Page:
The Rise of Prank Advertising

Gina Deveney
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Businesses are finding it harder and harder to reach potential customers in a cluttered advertising marketplace. With the advent of social media, consumers have an overwhelming number of options to engage with brands. So how does a brand stick out? Funny advertisements are one way, especially a new type of funny advertisements that takes things a step further: prank advertisements.

Sometimes called prankvertising, prank advertising is the use of trickery or pranks to elicit a (hopefully funny) response out of people. These funny advertisements are really stunts that are filmed and edited, then released to consumers in the hopes of catching their attention. Viewers are often inclined to share these ads with others across their social networks, which causes the video to go viral. It is a quick and relatively easy to way to drum up attention for your advertising clients, who face an uphill battle when it comes to attracting the ever-diverted attention of consumers.

There have been some really creative uses of prank videos lately, including one where NASCAR driver Jeff Gordon prepares to take a very fast test drive of a car, unbeknownst to the poor car salesman who drove with him. His pained expressions and pleas for Gordon to stop racing have garnered 27 million views and counting. If prank videos can gain this type of traction, then funny advertising of this kind has only just begun. This is a relatively new phenomenon that shows no sign of stopping, especially because video shares on social media have grown exponentially. In 2010, the top three brand videos of the year had 1.6 million shares total. By 2013, that number grew to a whopping 11.6 million. With growth like that, it's hard to argue against using funny advertisements or pranks for marketing purposes.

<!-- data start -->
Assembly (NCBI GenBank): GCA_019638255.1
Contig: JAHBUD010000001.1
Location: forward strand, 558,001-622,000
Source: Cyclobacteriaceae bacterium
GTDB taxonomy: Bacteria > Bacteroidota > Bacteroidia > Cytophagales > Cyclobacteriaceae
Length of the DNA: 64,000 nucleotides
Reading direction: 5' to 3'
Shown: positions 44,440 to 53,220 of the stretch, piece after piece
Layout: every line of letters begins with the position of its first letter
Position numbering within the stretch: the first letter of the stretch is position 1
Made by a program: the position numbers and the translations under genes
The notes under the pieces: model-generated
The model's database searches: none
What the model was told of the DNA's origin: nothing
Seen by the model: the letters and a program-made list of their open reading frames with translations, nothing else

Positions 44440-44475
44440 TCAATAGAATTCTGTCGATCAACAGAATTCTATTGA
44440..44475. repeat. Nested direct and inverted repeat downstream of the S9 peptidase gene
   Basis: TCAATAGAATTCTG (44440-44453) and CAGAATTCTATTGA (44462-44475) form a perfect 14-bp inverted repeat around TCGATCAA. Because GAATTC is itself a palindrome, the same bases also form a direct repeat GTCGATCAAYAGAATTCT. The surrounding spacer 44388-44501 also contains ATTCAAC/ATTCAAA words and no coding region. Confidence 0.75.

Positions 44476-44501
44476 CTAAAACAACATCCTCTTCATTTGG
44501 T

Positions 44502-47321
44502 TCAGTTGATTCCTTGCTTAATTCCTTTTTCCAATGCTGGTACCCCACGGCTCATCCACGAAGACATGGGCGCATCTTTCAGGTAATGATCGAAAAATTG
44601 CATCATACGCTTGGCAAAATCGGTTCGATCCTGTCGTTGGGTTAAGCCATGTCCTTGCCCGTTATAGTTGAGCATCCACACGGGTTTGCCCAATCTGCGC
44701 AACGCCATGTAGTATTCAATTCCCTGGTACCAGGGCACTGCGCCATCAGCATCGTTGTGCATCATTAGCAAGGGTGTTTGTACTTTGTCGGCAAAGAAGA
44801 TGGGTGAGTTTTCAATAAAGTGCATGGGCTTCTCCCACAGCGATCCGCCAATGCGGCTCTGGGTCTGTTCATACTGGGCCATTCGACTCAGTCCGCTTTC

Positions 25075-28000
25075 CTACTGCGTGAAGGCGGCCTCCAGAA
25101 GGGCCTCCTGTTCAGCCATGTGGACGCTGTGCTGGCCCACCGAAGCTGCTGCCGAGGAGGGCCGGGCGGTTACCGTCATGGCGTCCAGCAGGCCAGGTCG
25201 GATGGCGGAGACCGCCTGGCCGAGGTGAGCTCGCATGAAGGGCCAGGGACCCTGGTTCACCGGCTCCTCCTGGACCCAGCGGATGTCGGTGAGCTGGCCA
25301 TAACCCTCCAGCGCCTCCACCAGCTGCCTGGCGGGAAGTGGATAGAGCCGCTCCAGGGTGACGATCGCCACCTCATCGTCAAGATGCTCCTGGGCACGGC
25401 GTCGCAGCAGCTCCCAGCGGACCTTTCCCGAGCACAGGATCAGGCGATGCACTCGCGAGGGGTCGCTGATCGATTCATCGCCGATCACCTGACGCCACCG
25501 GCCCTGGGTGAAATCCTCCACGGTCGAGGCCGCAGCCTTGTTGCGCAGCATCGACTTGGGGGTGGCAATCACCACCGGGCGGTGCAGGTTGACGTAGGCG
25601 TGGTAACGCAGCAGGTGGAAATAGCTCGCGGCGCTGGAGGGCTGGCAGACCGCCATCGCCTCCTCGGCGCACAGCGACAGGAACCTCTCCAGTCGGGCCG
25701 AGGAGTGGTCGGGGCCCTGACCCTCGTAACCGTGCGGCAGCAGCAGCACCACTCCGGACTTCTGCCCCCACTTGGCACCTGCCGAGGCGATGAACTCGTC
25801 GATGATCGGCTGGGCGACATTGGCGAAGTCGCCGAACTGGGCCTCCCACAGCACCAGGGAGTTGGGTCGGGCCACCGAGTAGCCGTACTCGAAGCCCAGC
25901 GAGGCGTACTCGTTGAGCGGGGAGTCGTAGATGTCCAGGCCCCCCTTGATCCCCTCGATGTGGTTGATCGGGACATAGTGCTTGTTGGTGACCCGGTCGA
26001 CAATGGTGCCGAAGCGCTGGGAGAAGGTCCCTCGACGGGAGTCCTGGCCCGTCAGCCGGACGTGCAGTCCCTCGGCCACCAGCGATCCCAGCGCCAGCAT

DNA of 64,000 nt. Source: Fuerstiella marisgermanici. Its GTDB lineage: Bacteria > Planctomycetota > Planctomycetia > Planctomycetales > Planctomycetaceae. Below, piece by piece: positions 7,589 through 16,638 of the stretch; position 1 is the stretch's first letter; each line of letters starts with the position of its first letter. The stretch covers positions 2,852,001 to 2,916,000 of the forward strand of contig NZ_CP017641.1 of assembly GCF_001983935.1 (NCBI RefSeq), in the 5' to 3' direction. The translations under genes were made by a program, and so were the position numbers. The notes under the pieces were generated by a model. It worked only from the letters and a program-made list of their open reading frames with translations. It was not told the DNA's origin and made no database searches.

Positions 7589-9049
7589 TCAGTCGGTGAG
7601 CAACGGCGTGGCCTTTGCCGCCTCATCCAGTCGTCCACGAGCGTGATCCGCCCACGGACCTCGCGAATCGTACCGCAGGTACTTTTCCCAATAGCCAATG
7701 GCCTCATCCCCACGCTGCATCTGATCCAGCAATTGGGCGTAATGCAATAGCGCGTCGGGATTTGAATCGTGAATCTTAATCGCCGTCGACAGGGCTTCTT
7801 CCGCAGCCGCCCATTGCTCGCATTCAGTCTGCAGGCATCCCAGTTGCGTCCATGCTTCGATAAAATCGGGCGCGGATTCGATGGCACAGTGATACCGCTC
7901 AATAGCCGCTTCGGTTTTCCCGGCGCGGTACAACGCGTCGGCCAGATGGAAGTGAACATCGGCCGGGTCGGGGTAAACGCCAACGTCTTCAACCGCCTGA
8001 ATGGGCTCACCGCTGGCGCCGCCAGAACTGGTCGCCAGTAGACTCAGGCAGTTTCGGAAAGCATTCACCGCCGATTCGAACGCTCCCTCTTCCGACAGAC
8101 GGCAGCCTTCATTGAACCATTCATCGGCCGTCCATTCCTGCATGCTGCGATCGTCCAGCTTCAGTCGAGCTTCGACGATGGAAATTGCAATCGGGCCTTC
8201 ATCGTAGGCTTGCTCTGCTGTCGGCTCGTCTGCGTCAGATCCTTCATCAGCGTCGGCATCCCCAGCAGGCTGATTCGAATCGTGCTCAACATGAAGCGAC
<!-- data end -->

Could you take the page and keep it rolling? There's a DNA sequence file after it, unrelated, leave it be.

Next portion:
Of course, there are risks associated with any tactic, including funny advertisements and pranks. The first is that the video won't be funny enough to go viral, which means the video has little worth, and the money spent is wasted. The other is that it will confuse consumers who might not understand what is going on or what the brand message is supposed to be. Yet another potential problem is that somebody could get hurt during filming. One recent prank involved a man dressed as a Chucky doll wielding a knife and chasing unsuspecting people down the street. What if one had slipped and fallen, or fell victim to mental anguish? As with any type of stunt, always be careful and decide if a stunt video is right for your target audience.

Prankvertising is a phenomenon that shows no signs of fading. With the potential for huge exposure for your brand, funny advertisements can be a potential goldmine. Just use caution to ensure you are getting your message across and that the ad is appropriate, and you could be on your way to being the next viral sensation.

 

 

(photo courtesy of freedigitalphotos.net)

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